Airbnb is trying to counter the lobbying force of its opponents in the hotel and real estate industries by organizing its 46,000 New York users.
“You, the Airbnb community, are the face of a movement,” Michael Nutter, former Philadelphia mayor and current Airbnb adviser, told users at a Sept. 10 meeting.
The company, which allows people to list rooms or entire units on a short-term basis, is facing a bill that would dramatically increase fines for those who list rooms in violation of state laws. Gov. Andrew Cuomo has yet to sign the bill, which was passed by the state Legislature.
Hotel industry groups, unions and real estate interests have spent $26 million on donations to Cuomo and other key politicians. They claim the listing website destroys hospitality jobs and shrinks the city’s affordable housing stock by turning apartments into de-facto hotels.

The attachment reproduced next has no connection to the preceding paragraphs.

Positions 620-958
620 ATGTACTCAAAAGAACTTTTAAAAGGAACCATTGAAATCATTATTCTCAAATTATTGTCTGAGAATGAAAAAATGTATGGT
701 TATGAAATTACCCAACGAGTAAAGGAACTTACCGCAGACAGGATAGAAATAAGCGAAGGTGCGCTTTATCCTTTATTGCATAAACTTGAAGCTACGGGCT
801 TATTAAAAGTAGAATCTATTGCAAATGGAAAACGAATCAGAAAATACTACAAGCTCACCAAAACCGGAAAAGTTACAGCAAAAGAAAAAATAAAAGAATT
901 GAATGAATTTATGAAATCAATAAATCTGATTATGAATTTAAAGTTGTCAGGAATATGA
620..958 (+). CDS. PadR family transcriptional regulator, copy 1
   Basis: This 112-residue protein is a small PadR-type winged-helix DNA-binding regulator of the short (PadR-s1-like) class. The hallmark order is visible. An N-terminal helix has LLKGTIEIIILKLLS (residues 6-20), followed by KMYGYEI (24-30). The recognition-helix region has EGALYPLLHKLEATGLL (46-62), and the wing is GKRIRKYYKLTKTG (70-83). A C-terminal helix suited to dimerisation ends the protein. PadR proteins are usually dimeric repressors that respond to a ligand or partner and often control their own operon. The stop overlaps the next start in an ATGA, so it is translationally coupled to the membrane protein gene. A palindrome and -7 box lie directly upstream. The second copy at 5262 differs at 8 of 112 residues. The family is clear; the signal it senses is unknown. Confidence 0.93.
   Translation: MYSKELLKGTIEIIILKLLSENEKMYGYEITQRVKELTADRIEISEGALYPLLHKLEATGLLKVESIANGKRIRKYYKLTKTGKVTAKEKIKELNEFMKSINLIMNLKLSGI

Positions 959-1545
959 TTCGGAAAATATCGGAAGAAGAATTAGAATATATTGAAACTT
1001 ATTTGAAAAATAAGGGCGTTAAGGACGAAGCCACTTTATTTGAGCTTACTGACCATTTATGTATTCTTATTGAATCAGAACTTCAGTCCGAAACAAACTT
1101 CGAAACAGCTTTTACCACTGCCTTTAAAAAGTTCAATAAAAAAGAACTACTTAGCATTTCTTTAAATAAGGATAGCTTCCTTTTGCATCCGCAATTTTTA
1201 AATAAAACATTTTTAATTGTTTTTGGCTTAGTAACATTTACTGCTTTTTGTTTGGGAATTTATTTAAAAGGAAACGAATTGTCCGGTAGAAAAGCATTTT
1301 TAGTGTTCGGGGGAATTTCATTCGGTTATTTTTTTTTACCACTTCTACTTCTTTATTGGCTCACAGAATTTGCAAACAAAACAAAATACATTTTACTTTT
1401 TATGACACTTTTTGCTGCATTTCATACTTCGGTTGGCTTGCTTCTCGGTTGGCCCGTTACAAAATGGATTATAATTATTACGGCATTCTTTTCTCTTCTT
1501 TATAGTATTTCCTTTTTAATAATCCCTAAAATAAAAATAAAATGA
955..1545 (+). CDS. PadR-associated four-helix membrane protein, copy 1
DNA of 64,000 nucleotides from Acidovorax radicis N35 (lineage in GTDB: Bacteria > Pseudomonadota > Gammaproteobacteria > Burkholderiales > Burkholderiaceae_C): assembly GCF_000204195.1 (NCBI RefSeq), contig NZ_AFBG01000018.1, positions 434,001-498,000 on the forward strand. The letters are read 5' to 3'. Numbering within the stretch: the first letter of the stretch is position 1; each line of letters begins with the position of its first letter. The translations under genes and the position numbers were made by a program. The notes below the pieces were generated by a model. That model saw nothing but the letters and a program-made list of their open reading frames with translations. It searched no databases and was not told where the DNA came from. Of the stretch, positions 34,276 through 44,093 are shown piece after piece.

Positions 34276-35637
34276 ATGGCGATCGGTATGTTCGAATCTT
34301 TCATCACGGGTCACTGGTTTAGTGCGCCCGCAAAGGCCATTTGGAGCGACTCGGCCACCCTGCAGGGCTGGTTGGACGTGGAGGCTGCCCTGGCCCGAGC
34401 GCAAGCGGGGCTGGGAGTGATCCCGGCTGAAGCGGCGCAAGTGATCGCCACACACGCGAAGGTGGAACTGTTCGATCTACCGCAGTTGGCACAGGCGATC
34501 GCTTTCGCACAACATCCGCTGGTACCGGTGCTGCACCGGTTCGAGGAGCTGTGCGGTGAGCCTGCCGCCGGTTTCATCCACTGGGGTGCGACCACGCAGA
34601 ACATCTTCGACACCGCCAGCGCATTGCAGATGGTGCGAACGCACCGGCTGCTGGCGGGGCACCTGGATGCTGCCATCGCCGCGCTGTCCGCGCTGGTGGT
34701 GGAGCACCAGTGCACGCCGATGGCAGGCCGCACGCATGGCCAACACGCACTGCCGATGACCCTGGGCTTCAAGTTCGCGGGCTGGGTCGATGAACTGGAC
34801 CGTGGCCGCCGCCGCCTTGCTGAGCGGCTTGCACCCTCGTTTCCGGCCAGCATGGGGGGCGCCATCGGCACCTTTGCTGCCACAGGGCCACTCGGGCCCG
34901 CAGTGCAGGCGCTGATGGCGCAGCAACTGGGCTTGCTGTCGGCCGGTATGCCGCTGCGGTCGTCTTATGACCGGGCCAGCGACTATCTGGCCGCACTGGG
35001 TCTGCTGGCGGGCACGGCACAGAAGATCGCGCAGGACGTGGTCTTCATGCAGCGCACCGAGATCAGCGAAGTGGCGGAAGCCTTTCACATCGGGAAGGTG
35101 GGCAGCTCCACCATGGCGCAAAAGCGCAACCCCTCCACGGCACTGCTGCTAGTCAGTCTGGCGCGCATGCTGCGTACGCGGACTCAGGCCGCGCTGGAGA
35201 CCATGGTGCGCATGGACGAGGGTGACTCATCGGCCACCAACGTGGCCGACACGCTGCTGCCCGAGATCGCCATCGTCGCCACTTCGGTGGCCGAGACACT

“The overwhelming majority of people who do this are middle-class, everyday folks who use the platform to generate supplemental income,” Airbnb’s head of policy Chris Lehane told the Journal. “This is an idea so big and so popular special interests are not going to be able to stop it.”
Peter Ward, president of the New York Hotel and Motel Trades Council, countered that Airbnb “has been breaking our laws with impunity.”
Airbnb recently launched a $1 million ad campaign to convince Cuomo to veto the bill.
A FiveThirtyEight investigation in August found that commercial listings, or listings that are leased out more than 180 days a year, make up a third of Airbnb hosts’ revenue. [Bloomberg] — Konrad Putzier